Into the wild: LRBOI celebrates third largest sturgeon release to date

MANISTEE — More than 140 juvenile lake sturgeon started their 100-year journey on Saturday as part of the 16th annual Nmé Release.

A ceremony was held by the Little River Band of Ottawa Indians (LRBOI) at Rainbow Bend Boat Launch in Manistee. The LRBOI Natural Resources Department reared and returned the native species back into the river as an effort to restore the population.

The large batch of lake sturgeon ranged from 6-9 inches long, and were handed to attendees in metal buckets to be released after a prayer was given. LRBOI Ogema Larry Romanelli gave a speech about the Nmé Release before a crowd of people on Saturday morning.

“When you understand the history of the fish, it’s amazing, they can get to be 6 feet and longer and they can live to be 100 years old,” he said. “So these people that are he

A juvenile lake sturgeon swims in a metal bucket prior to its release on Saturday. (Ashlyn Korienek/News Advocate)

re today, who are allowed to put the fish in the water, this fish will grow up with them. It has taken on a life of its own.”

A large number of people attended the ceremony for the first time, as well.

“I am glad there are so many young people here to experience this,” Romanelli said. “Last year, we only had several fish because of the temperatures and the storms, so to have 140 fish is great. To

have almost that many people to match is also great. I am glad to know that the people in our community are coming out, not only our tribal members.”

The LRBOI Natural Resources Department started the streamside sturgeon rehabilitation program in 2004. The juvenile fish are collected from the wild in the springtime, and reared in a streamside facility until mature enough to be released.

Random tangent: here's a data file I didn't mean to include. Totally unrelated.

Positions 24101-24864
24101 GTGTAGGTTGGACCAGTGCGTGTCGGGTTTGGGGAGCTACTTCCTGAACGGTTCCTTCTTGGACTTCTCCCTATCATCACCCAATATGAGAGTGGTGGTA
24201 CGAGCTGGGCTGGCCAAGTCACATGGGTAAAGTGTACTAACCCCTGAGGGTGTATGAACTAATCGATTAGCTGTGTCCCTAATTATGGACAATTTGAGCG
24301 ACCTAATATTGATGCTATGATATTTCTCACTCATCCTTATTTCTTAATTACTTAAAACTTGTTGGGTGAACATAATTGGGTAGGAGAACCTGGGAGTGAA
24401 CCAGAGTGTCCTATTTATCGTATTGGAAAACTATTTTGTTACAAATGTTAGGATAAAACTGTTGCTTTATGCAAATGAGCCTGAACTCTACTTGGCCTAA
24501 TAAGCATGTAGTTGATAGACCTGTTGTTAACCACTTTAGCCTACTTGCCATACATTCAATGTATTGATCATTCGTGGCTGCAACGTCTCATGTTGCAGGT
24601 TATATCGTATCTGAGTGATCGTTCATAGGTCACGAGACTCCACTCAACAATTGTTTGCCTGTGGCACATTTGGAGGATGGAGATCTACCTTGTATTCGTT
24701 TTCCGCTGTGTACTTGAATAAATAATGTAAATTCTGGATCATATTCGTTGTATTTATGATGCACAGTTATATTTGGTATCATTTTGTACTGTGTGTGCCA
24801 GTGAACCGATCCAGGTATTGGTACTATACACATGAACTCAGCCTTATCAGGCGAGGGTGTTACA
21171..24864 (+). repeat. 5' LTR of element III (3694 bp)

Corey Jerome, LRBOI fisheries biologist, said after the fish spawn eggs and larvae are collected, the sturgeon are raised in river water. Fish are tagged prior to their departure for future evaluation.

This year’s release was the third largest in the program’s history. In the past, more than 300 sturgeon were released at one time.

“There were 145 fish this year, which equals out to be the third most that we have been able to release — so that’s a great accomplishment,” Jerome said. “It’s a great start for our new facility that helps our staff to be a little safer and remove from the weather when we are taking care of the fish.”

Jerome shared a highlight of this year’s season, detailing a sturgeon they found to be in its late 50s.

“In the spring we were sampling for adult fish to see what was returning back to the system. One fish we saw was a (sturgeon) that was sampled by Central Michigan originally in 2002,” he said. “At that point, they said that fish was born in 1960 — so that puts it at 59 years old. It was a mature female. It was going to be potentially a part of the spawning run that’s producing these fish that are here today.”

Before the release, people were invited to see the facility where the sturgeon were reared, and were able to interact with the species.

“Everyone gets to experience this and understand what we are doing here by putting the fish back in to the waters,” Romanelli said. “We use the same waters to establish these young fingerlings, and it’s kind of a process.”

Archie Martell, senior fisheries biologist with the LRBOI, thanked the team of people who make this effort a yearly success.

“I do want to give them a big thanks for making all of this happen up to this point,” Martell said.

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Posted by Ashlyn Korienek

Ashlyn is the cops & courts and city reporter for the Manistee News Advocate. You can reach her at (231) 398-3109 or akorienek@pioneergroup.com

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